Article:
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From: DICT.TW English-Chinese Dictionary 英漢字典

 shear /ˈʃɪr/

From: Taiwan MOE computer dictionary


From: Network Terminology


From: Webster's Revised Unabridged Dictionary (1913)

 Shear, v. i.
 1. To deviate. See Sheer.
 2. Engin. To become more or less completely divided, as a body under the action of forces, by the sliding of two contiguous parts relatively to each other in a direction parallel to their plane of contact.

From: Webster's Revised Unabridged Dictionary (1913)

 Shear v. t. [imp. Sheared or Shore p. p. Sheared or Shorn p. pr. & vb. n. Shearing.]
 1. To cut, clip, or sever anything from with shears or a like instrument; as, to shear sheep; to shear cloth.
 Note:It is especially applied to the cutting of wool from sheep or their skins, and the nap from cloth.
 2. To separate or sever with shears or a similar instrument; to cut off; to clip (something) from a surface; as, to shear a fleece.
    Before the golden tresses . . . were shorn away.   --Shak.
 3. To reap, as grain. [Scot.]
 4. Fig.: To deprive of property; to fleece.
 5. Mech. To produce a change of shape in by a shear. See Shear, n., 4.

From: Webster's Revised Unabridged Dictionary (1913)

 Shear, n.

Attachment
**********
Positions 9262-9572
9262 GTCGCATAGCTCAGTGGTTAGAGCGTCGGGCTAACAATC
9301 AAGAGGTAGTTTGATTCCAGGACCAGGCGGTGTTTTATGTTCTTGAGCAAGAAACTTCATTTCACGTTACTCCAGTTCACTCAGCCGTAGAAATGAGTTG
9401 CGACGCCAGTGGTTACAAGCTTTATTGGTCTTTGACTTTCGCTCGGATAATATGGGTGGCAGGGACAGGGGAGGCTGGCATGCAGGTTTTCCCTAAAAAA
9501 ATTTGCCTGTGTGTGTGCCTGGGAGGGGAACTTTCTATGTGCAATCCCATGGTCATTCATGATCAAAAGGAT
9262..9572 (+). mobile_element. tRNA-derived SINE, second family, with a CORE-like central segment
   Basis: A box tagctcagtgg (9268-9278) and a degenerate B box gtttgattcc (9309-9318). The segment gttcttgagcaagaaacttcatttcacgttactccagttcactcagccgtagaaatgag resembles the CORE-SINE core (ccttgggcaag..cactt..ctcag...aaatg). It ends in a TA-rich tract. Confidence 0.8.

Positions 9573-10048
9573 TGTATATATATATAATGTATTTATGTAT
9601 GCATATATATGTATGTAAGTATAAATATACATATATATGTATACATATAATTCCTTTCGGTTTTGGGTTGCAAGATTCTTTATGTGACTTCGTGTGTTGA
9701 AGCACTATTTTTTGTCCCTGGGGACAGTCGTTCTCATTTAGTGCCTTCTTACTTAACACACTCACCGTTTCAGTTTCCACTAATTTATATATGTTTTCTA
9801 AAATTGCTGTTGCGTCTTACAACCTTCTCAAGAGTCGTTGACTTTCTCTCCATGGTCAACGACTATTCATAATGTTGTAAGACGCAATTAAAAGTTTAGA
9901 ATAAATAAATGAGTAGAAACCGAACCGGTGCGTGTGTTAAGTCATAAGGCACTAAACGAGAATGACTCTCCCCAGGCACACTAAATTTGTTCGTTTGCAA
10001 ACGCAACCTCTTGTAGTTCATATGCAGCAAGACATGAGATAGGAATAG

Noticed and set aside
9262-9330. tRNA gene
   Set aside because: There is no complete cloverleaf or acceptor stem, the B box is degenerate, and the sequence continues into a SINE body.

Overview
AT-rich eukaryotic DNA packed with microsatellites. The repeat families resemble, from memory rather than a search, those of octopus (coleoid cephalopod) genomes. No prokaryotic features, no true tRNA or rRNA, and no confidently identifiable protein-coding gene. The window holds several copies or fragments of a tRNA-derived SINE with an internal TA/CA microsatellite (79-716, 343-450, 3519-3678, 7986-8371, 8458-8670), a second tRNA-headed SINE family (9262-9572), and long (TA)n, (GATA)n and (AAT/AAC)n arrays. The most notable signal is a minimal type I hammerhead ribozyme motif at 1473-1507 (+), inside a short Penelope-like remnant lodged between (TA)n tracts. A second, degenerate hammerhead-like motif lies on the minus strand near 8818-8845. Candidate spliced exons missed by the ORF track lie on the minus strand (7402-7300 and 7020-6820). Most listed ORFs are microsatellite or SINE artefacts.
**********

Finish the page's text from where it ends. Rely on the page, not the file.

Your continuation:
1. A pair of shears; -- now always used in the plural, but formerly also in the singular. See Shears.
    On his head came razor none, nor shear.   --Chaucer.
    Short of the wool, and naked from the shear.   --Dryden.
 2. A shearing; -- used in designating the age of sheep.
    After the second shearing, he is a two-shear ram; . . . at the expiration of another year, he is a three-shear ram; the name always taking its date from the time of shearing.   --Youatt.
 3. Engin. An action, resulting from applied forces, which tends to cause two contiguous parts of a body to slide relatively to each other in a direction parallel to their plane of contact; -- also called shearing stress, and tangential stress.
 4. Mech. A strain, or change of shape, of an elastic body, consisting of an extension in one direction, an equal compression in a perpendicular direction, with an unchanged magnitude in the third direction.
 Shear blade, one of the blades of shears or a shearing machine.
 Shear hulk. See under Hulk.
 Shear steel, a steel suitable for shears, scythes, and other cutting instruments, prepared from fagots of blistered steel by repeated heating, rolling, and tilting, to increase its malleability and fineness of texture.

From: WordNet (r) 2.0

      n 1: (physics) a deformation of an object in which parallel
           planes remain parallel but are shifted in a direction
           parallel to themselves; "the shear changed the
           quadrilateral into a parallelogram"
      2: (usually plural) large scissors with strong blades [syn: shears]
      3: a large edge tool that cuts sheet metal by passing a blade
         through it
      v 1: cut with shears; "shear hedges"
      2: shear the wool from; "shear sheep" [syn: fleece]
      3: cut or cut through with shears